MICHAEL SARGENT, HERITAGE FOUNDATION
Just a few weeks before President Obama releases his budget proposal to boost deficit spending for the remainder of his term, Congress voted to “raise the nation’s borrowing limit through March 2015.” But there’s one big question: By how much did Congress raise the debt limit, exactly?
As Heritage’s Romina Boccia explains on One America News Network’s Daily Ledger, Congress didn’t exactly raise the debt limit. Instead, Congress voted to “suspend” the debt limit for more than an entire year. This is an important distinction, because it means that there is no current limit on how much the United States Treasury may borrow.
Rather than put a ceiling on the national debt, Congress decided to waive the limit until next March, at which point the debt limit is automatically raised by the amount borrowed over the course of the year. Essentially, it gives the Treasury Department a blank check to borrow as much as is needed to finance all government spending authorized in law, regardless of incoming revenues.
Moreover, a clean increase or suspension ignores the debt limit’s purpose in the first place. Hitting the debt limit presents a focused opportunity for lawmakers to confront the rising debt and enact reforms to limit spending growth. As Boccia explains:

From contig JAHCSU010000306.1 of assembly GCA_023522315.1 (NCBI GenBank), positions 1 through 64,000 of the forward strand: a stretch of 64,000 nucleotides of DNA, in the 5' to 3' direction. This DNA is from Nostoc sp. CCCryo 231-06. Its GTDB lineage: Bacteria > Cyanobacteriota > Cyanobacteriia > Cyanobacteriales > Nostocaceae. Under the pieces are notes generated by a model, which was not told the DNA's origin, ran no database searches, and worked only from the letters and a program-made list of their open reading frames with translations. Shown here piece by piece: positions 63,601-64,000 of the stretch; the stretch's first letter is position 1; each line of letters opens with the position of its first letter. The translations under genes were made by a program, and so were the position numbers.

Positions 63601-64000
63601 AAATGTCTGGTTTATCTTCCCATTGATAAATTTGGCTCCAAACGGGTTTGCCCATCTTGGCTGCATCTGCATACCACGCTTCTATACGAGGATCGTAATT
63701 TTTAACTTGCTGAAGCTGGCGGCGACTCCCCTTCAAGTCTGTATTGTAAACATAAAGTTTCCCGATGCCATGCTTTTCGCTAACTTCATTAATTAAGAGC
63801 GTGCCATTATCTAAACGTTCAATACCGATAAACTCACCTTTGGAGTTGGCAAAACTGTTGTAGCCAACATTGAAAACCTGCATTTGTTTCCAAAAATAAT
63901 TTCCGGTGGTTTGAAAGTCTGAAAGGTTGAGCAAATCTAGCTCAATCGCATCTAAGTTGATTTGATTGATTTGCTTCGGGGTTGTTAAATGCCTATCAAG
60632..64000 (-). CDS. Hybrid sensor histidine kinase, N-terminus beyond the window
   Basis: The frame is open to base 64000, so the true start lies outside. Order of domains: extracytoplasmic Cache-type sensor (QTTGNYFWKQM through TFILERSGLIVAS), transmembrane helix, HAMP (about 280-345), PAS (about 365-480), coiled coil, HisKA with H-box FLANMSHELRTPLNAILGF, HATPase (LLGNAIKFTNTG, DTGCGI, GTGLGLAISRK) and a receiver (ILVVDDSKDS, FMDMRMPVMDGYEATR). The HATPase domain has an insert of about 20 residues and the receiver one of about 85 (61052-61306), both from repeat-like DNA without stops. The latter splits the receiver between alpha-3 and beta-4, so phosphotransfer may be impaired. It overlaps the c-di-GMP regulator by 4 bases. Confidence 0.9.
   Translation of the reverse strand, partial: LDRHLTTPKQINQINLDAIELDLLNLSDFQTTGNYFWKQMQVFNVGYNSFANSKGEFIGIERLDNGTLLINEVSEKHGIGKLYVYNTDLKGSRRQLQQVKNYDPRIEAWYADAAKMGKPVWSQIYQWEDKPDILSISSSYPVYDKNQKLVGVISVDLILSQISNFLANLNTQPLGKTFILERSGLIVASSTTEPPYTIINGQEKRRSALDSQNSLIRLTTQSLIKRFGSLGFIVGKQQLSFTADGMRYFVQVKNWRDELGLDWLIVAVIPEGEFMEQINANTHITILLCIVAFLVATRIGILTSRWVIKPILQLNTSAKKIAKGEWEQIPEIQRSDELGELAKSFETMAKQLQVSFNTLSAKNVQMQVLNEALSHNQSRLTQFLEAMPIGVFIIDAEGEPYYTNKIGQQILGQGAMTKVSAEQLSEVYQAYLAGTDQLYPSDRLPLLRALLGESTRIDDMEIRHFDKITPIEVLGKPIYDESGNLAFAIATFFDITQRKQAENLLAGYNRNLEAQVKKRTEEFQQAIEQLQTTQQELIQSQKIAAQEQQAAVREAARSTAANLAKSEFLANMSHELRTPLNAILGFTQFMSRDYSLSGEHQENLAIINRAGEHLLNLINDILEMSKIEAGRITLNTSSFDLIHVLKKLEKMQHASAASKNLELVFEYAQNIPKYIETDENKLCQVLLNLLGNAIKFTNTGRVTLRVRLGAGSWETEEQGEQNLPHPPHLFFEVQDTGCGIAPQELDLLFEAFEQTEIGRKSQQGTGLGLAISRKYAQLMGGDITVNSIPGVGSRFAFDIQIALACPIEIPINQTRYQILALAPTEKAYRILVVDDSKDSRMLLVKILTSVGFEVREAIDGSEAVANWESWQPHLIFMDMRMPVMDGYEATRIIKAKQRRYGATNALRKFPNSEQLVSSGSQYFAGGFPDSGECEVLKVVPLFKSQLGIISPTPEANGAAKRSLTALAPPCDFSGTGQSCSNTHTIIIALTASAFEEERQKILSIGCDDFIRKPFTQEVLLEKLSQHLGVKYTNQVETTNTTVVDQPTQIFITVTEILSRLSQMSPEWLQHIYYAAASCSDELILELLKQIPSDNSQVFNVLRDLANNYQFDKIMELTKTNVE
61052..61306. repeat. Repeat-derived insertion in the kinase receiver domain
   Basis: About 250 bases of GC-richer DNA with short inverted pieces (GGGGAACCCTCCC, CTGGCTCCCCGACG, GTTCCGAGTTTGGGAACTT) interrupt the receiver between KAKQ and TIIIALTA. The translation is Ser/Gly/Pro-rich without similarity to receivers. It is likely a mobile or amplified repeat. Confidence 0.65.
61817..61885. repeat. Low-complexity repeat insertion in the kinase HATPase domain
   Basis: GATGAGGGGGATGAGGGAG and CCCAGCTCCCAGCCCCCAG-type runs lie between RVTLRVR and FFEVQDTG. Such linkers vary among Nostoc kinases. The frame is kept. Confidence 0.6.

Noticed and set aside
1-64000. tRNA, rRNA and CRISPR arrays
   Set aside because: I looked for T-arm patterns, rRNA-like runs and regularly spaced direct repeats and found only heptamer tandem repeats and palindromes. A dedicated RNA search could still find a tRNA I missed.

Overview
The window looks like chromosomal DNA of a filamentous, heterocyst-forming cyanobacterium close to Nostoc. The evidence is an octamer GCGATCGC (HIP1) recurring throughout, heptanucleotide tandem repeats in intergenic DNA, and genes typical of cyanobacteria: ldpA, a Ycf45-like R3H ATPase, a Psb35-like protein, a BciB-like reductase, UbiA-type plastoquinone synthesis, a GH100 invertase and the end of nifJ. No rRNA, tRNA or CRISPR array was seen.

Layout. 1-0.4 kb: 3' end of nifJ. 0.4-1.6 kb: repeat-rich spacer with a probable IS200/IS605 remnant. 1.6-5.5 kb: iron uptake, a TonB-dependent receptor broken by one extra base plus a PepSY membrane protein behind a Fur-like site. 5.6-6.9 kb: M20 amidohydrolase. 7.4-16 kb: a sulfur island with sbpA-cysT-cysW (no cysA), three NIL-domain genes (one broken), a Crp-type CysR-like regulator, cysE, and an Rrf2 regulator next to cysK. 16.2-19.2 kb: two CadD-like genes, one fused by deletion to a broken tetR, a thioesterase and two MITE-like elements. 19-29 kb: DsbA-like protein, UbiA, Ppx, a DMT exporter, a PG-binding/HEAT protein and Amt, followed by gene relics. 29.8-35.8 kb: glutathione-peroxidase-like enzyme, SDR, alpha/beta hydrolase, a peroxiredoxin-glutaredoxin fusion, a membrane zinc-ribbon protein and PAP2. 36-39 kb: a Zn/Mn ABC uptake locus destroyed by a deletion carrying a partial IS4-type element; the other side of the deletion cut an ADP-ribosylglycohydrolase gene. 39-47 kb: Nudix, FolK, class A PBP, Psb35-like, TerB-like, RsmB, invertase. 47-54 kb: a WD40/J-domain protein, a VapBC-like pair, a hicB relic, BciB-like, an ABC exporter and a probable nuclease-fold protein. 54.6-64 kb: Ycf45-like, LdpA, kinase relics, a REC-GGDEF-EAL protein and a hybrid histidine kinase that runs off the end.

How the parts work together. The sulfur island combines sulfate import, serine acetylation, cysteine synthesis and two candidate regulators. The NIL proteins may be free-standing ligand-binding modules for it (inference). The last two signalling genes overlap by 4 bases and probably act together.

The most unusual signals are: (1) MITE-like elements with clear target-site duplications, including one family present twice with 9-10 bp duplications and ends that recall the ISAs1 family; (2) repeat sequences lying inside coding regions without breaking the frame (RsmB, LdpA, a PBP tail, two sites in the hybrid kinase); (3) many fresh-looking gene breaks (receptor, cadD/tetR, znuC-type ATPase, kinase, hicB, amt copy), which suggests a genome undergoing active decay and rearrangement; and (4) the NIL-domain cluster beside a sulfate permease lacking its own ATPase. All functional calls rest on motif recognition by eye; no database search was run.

The debt limit is supposed to act as a fiscal check on spending and borrowing, and it is supposed to [protect] younger generations and future generations from excessive spending today…. [The nation should] have a limit in place that encourages fiscal restraint, and when you reach that limit, Congress should make spending cuts to put the budget on the path to balance.
But what did Congress do? Shirk that job until at least next year.
Even more troubling, the suspension of the debt limit is another abdication of Congress’s constitutional power to control borrowing, which it has now delegated to the executive branch. As Boccia further explains:
The debt limit was the last remaining tool with which Congress exercised its constitutional power to control borrowing. By suspending it, they’ve given up that power as well, concentrating all borrowing decisions in the Treasury in the executive [branch], which is President Obama’s Treasury.
Congress recklessly increased spending by $45 billon just this January with the massive omnibus bill. And President Obama is pushing an expansionary federal agenda that would increase deficit spending during his remaining term in office. Meanwhile, the President is also dropping any semblance of dealing with the key drivers of spending and debt during his term in office.
Taxpayers should be extra vigilant this year so President Obama’s year of inaction on fixing the debt does not end up becoming a “year of action” on higher spending that ends up exacerbating an already dire budget situation.
This article was originally published at Heritage.org. Used with permission.